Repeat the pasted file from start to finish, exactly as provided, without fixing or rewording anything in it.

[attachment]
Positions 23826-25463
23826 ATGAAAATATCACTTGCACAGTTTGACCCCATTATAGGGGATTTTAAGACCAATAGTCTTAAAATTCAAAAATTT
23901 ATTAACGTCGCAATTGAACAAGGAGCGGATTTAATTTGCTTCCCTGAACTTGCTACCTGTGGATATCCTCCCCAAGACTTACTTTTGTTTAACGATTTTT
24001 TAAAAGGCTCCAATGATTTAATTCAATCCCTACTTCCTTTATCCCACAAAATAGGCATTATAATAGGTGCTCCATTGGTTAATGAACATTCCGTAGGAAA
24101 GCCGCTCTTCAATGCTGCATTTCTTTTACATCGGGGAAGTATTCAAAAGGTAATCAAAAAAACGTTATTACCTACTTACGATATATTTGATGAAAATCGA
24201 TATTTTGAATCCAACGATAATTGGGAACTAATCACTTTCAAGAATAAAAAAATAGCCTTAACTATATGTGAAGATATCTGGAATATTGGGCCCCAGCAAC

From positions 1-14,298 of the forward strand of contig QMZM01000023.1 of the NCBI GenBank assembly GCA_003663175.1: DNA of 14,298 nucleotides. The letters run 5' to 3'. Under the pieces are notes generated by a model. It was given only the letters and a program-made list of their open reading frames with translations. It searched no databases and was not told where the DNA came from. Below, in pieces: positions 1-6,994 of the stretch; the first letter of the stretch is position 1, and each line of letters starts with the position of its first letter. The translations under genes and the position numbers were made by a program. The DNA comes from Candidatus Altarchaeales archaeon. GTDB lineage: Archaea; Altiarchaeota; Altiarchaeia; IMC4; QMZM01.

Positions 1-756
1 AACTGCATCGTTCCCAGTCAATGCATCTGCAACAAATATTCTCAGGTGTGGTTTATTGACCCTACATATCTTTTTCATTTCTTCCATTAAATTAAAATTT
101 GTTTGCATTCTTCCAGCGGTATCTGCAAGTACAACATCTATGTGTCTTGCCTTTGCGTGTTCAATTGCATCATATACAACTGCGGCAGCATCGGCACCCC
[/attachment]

Positions 23826-25463
23826 ATGAAAATATCACTTGCACAGTTTGACCCCATTATAGGGGATTTTAAGACCAATAGTCTTAAAATTCAAAAATTT
23901 ATTAACGTCGCAATTGAACAAGGAGCGGATTTAATTTGCTTCCCTGAACTTGCTACCTGTGGATATCCTCCCCAAGACTTACTTTTGTTTAACGATTTTT
24001 TAAAAGGCTCCAATGATTTAATTCAATCCCTACTTCCTTTATCCCACAAAATAGGCATTATAATAGGTGCTCCATTGGTTAATGAACATTCCGTAGGAAA
24101 GCCGCTCTTCAATGCTGCATTTCTTTTACATCGGGGAAGTATTCAAAAGGTAATCAAAAAAACGTTATTACCTACTTACGATATATTTGATGAAAATCGA
24201 TATTTTGAATCCAACGATAATTGGGAACTAATCACTTTCAAGAATAAAAAAATAGCCTTAACTATATGTGAAGATATCTGGAATATTGGGCCCCAGCAAC

From positions 1-14,298 of the forward strand of contig QMZM01000023.1 of the NCBI GenBank assembly GCA_003663175.1: DNA of 14,298 nucleotides. The letters run 5' to 3'. Under the pieces are notes generated by a model. It was given only the letters and a program-made list of their open reading frames with translations. It searched no databases and was not told where the DNA came from. Below, in pieces: positions 1-6,994 of the stretch; the first letter of the stretch is position 1, and each line of letters starts with the position of its first letter. The translations under genes and the position numbers were made by a program. The DNA comes from Candidatus Altarchaeales archaeon. GTDB lineage: Archaea; Altiarchaeota; Altiarchaeia; IMC4; QMZM01.

Positions 1-756
1 AACTGCATCGTTCCCAGTCAATGCATCTGCAACAAATATTCTCAGGTGTGGTTTATTGACCCTACATATCTTTTTCATTTCTTCCATTAAATTAAAATTT
101 GTTTGCATTCTTCCAGCGGTATCTGCAAGTACAACATCTATGTGTCTTGCCTTTGCGTGTTCAATTGCATCATATACAACTGCGGCAGCATCGGCACCCC